Table 3 The F-values under fire (unburned vs. burned) and N addition (0 g N m−2 year−1, 10 g N m−2 year−1, 20 g N m−2 year−1) treatments on microbial α diversity.


Figure 5 Bacterial and fungal biodiversity index after fire (unburned vs. burned) and N addition (N0: 0 g N m−2 year−1, N10: 10 g N m−2 year−1, N20: 20 g N m−2 year−1) treatments for 1 year. (A) Bacterial Chao1 index; (B) fungal Chao1 index; (C) bacterial Shannon–Wiener index; (D) fungal Shannon–Wiener index; (E) bacterial Simpson index; (F) fungal Simpson index. Different letters indicate significant differences among different treatments, according to Duncan’s test (p< 0.05). The values of the boxplot were the means of three to four replicates.

Generally, fire and N addition had no significant effect on the relative abundance of bacterial communities (Figure 6A). In terms of relative abundance, the top 10 bacterial phyla were Proteobacteria, Actinobacteriota, Gemmatimonadota, Bacteroidota, Acidobacteriota, Myxococcota, Desulfobacterota, Firmicutes, Patescibacteria, and Nitrospirota. Proteobacteria was the most dominant phylum regardless of either N addition or burning. We also obtained the top eight fungal phyla, including Ascomycota, Basidiomycota, Zygomycota, Glomeromycota, Rozellomycota, Chytridiomycota, Microsporidia, and Cercozoa. The dominant phylum was always Ascomycota under all treatments (Figure 6B).


Figure 6 Microbial community structure at the phylum level after fire (unburned vs. burned) and N addition (N0: 0 g N m−2 year−1, N10: 10 g N m−2 year−1, N20: 20 g N m−2 year−1) treatments for 1 year. (A) Bacterial community structure of phylum level. (B) Fungus community structure of phylum level.

3.4 Factors explaining herbaceous aboveground productivity

We performed two PCA analyses to identify which environmental parameters could best explain variation in aboveground herbaceous productivity (Figure 7). The first two axes explained 57.07% of the variation under unburned conditions (Figure 7A) but only 49.65% of the variation under burned conditions (Figure 7C). In unburned plots, five parameters had correlation coefficients greater than 0.4, and only two parameters exceeded this threshold in burned plots. Herbaceous aboveground productivity was significantly positively correlated with herbaceous average height and fungal Chao 1 in unburned fields (Figures 7A, B). In burned fields, however, herbaceous aboveground productivity was only correlated with herbaceous average height (Figures 7C, D).


Figure 7 The influence of soil, plant, and microbial parameters on herbaceous aboveground productivity under unburned (A, B) and burned conditions (C, D). (A, C) Principal component analysis (PCA) of herbaceous aboveground productivity and other indicators. The red line vectors represent herbaceous aboveground productivity; the green line vectors represent plant traits; and the purple line vectors represent microbe parameters, while the orange line vectors represent soil properties. (B, D) Grouping bar chart showing the correlation between herbaceous aboveground productivity and other indicators. Solid columns showed a positive correlation. Hollow columns showed a negative correlation. EC, soil electrical conductivity; TN, soil total nitrogen content; SOC, soil organic carbon content; Herbaceous Haverage, herbaceous average height; Number, herbaceous total number/plot. The significance of each effect is expressed in bold font; *p< 0.05.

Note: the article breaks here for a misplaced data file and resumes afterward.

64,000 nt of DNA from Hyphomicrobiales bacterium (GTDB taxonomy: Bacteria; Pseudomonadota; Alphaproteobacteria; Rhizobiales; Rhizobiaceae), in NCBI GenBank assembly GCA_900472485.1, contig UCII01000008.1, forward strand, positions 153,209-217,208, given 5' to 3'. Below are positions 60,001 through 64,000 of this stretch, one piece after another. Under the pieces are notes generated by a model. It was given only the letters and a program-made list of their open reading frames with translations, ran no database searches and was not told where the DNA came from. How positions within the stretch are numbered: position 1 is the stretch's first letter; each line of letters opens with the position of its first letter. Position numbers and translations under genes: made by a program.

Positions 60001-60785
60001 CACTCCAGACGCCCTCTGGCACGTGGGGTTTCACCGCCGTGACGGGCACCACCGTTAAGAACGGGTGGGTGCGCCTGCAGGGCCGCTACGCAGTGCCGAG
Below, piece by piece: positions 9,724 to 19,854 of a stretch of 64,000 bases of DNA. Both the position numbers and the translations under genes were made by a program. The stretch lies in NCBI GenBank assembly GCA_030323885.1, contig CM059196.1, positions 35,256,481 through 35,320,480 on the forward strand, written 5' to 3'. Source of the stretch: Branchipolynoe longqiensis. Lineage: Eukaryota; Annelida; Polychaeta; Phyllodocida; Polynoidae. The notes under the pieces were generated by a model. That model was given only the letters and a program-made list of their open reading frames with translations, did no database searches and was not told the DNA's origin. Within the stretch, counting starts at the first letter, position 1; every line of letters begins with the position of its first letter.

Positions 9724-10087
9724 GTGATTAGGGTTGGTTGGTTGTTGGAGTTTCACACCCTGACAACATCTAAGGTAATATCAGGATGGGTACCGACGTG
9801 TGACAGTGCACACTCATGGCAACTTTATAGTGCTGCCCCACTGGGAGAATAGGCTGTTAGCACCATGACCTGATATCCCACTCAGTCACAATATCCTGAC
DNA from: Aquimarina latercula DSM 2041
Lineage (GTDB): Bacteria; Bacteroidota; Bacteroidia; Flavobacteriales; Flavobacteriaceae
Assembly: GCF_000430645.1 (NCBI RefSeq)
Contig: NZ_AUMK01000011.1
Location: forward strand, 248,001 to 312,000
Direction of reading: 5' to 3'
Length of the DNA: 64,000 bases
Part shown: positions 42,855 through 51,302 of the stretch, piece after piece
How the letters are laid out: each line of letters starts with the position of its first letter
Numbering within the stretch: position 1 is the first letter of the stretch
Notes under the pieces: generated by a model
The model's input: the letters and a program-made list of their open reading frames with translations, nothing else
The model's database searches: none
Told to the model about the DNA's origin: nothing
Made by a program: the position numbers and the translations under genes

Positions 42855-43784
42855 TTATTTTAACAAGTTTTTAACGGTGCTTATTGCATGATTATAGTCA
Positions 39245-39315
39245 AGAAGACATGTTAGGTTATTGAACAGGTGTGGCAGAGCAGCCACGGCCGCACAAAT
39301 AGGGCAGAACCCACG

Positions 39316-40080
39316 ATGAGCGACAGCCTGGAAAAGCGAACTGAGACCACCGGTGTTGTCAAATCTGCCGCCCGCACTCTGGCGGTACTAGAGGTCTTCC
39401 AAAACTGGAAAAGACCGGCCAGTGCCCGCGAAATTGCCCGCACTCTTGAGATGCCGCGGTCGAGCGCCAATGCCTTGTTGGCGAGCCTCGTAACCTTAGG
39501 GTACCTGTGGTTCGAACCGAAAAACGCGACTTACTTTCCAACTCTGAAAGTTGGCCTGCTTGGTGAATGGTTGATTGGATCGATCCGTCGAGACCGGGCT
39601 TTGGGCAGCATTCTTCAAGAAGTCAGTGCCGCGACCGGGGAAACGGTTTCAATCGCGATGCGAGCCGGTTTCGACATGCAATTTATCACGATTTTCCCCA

4 Discussion

4.1 N addition could suppress herbaceous richness but improve fungal biodiversity

N addition reduced herbaceous richness by improving the competitive ability of the dominant species. In unburned plots, the Patrick richness index decreased for herbaceous species with increasing levels of N addition (Figure 3B). In our study, we found that the height of the main dominant species of the community, such as S. glauca and P. australis, was significantly promoted by N addition (p< 0.05). This suggests that nutrient addition allowed the dominant species to compete better and grow better, which fits the theory of “The Matthew Effect”. As the dominant species grew better, it crowded out subordinate or transient species, which may explain why some species such as Lactuca tatarica, Takhtajaniantha austriaca, and Sonchus brachyotus were excluded under N addition. In this manner, height may also affect ecosystem productivity by measuring the impact of improved competition on biodiversity. We found that herb richness was negatively correlated with herb height under different fire conditions (Figures 7A, C), which might reflect the influence of competition effects of species for light resources. Plant competition strategy suggests the competition of plants for aboveground light is asymmetrical (Schwinning and Weiner, 1998). Fertilization increased the content of available resources in the soil, which reduced underground competition for resources but ultimately may have increased aboveground competition for light. Ren et al. (2010) considered that the competition between species for the lower layer of light was one of the main reasons for the decrease in species biodiversity caused by resource addition. Unfortunately, we found that N addition could not mitigate the effect of fire on biodiversity (herbaceous biodiversity and soil microbial biodiversity) in our study.